I saw Meet the Mormons (MTM) last week and here is my report:
I went into MTM concerned about this project for a variety of reasons and hence had very low expectations. I arrived at the theater 6 minutes before the movie started in a very populated LDS area where I assumed there would be the best turn out. I went on Saturday night of opening weekend. There were no lines and I was surprised the theater was only half full, despite all the advertising and at least two apostolic requests to all LDS members to watch the movie opening weekend. Perhaps other locations saw better attendance. If my experience is anything like other areas, then this movie is not likely to be a blockbuster nor is it likely to make much money.
I admit I was touched by those whose lives were being highlighted. As I expected, they all seemed like good people. I do feel like they are being showcased for their “uniqueness,” however, and still think the church’s very choice of this film’s title is a little misleading. It would have been better to call it, “Meet some extremely unique Mormons” or “Meet 6 Mormons not necessarily from Utah.”
I read an article in the Salt Lake Tribune where the author comments: “The film is more of a showcase of Mormon wholesomeness than a candid look at the real us. While it’s nice to have my people portrayed as so blissfully positive, I came away wondering if I had been raised in a completely different church” (See article here).
In Elder Bednar’s promotion of MTM and while urging members to flood the earth with social media messages, he warns members:
“Be authentic and consistent. A person or product that is not authentic is false, fake and fraudulent. Our messages should be truthful, honest and accurate.”
I could see how some may not view this film as totally accurate.
I’ll be candid, I was very underwhelmed by the movie itself. It was dry, slow, non-climactic, and really quite bland. I was surprised that the film was only an hour and eighteen minutes long. Its length was much shorter than I expected. Most movies are at least an hour and a half or more in length. I’m not saying longer would have been better, I was just surprised at how short it was.
The coverage of these 6 people was very shallow, with very minimal real details of their lives or their faith. “Mormons believe in God and Jesus and families and the Bible and an interesting book called the Book of Mormon” was the general idea. As I sat there amongst a mostly LDS audience, I wondered if any of them would have attended a movie that was called “Meet the Jehovah Witnesses, or Catholics or Amish.” I kind of doubt it, unless the reviews of course were off the charts.
One movie review on Rotten Tomatoes said, “Would you go out of your way to see an infomercial that was more than an hour long? Would you even pay for the privilege? That’s what ‘Meet the Mormons’ would have filmgoers do” (See here, and here). Many other reviews from news outlets were equally disappointed in MTM (see Nearing Kolob for other questions and links).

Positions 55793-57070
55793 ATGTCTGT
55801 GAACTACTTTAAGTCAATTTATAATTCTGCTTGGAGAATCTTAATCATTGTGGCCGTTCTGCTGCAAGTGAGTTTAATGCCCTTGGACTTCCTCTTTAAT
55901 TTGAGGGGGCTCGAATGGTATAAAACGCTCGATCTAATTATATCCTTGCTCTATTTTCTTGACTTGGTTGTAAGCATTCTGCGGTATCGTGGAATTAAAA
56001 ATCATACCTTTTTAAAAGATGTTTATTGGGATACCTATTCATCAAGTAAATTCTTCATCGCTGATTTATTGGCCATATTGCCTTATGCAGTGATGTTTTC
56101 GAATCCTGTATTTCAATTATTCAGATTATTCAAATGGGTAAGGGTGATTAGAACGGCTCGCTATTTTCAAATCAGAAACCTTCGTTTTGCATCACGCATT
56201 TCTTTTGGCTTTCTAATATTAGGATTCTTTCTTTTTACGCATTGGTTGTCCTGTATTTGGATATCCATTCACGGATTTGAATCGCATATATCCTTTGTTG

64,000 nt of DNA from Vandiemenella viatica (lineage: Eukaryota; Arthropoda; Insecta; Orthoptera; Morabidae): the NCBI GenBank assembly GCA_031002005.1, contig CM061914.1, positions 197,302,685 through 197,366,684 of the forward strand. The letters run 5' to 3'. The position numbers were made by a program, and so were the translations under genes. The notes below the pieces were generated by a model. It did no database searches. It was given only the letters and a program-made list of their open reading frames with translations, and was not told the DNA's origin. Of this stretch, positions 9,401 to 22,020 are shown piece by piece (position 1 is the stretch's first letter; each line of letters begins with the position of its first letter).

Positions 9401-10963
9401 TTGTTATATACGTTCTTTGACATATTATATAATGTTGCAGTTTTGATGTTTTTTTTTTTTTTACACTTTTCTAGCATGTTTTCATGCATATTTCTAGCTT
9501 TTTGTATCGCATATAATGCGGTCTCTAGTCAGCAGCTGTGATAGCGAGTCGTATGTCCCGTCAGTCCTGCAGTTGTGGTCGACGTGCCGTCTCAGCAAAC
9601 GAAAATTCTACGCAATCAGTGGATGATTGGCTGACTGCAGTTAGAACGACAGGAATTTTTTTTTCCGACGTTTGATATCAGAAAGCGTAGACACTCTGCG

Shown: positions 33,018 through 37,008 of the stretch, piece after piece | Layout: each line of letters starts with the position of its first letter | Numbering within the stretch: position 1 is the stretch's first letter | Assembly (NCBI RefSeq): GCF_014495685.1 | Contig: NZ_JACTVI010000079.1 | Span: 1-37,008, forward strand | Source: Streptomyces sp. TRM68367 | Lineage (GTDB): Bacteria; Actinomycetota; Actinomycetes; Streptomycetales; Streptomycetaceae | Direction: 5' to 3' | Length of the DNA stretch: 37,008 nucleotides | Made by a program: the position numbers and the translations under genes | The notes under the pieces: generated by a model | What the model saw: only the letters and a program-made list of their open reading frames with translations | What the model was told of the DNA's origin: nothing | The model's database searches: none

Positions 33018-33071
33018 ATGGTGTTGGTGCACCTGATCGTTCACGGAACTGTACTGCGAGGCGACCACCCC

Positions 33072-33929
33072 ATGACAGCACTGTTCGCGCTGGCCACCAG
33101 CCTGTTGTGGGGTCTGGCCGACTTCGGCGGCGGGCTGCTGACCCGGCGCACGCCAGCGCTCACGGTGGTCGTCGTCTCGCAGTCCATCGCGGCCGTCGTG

In all candor, this movie seems out of place being in the theaters. The quality and story line were simply not there. I think the Legacy theater would have been a better fit, although I think The Testaments and Joseph Smith movies are much more powerful. In fact, I wonder if the Testaments would have not been a better hit in the theaters, despite its obvious attempt to share our message.
After seeing MTM, and after contemplating the project more generally, I think focusing on our core doctrinal message would be a better use of our time and resources. Focusing on highlighting people in a time of such great urgency, may be a luxury we cannot afford.
“Take away the Book of Mormon and the revelations, and where is our religion? We have none; for without Zion, and a place of deliverance, we must fall; because the time is near when the sun will be darkened, and the moon turned to blood, and the stars fall from the heaven, and the earth reel to and fro’. Then, if this is the case, and if we are not sanctified and gathered to the places God has appointed, with all our former professions and our great love for the Bible, we must fall; we cannot stand; we cannot be saved; for God will gather out his Saints from the Gentiles, and then comes desolation and destruction, and none can escape except the pure in heart who are gathered.”
UPDATE on 12-15-2014
Meet the Mormons to date has grossed $5.8M. Reviews from movie critics is averaging about a 5-10% like rating vs. a 90-95% dislike rating. Interestingly, according to Rotten Tomatoes, 91% of all viewers have liked the movie. This translates as many if not most or all movie goers likely to be LDS.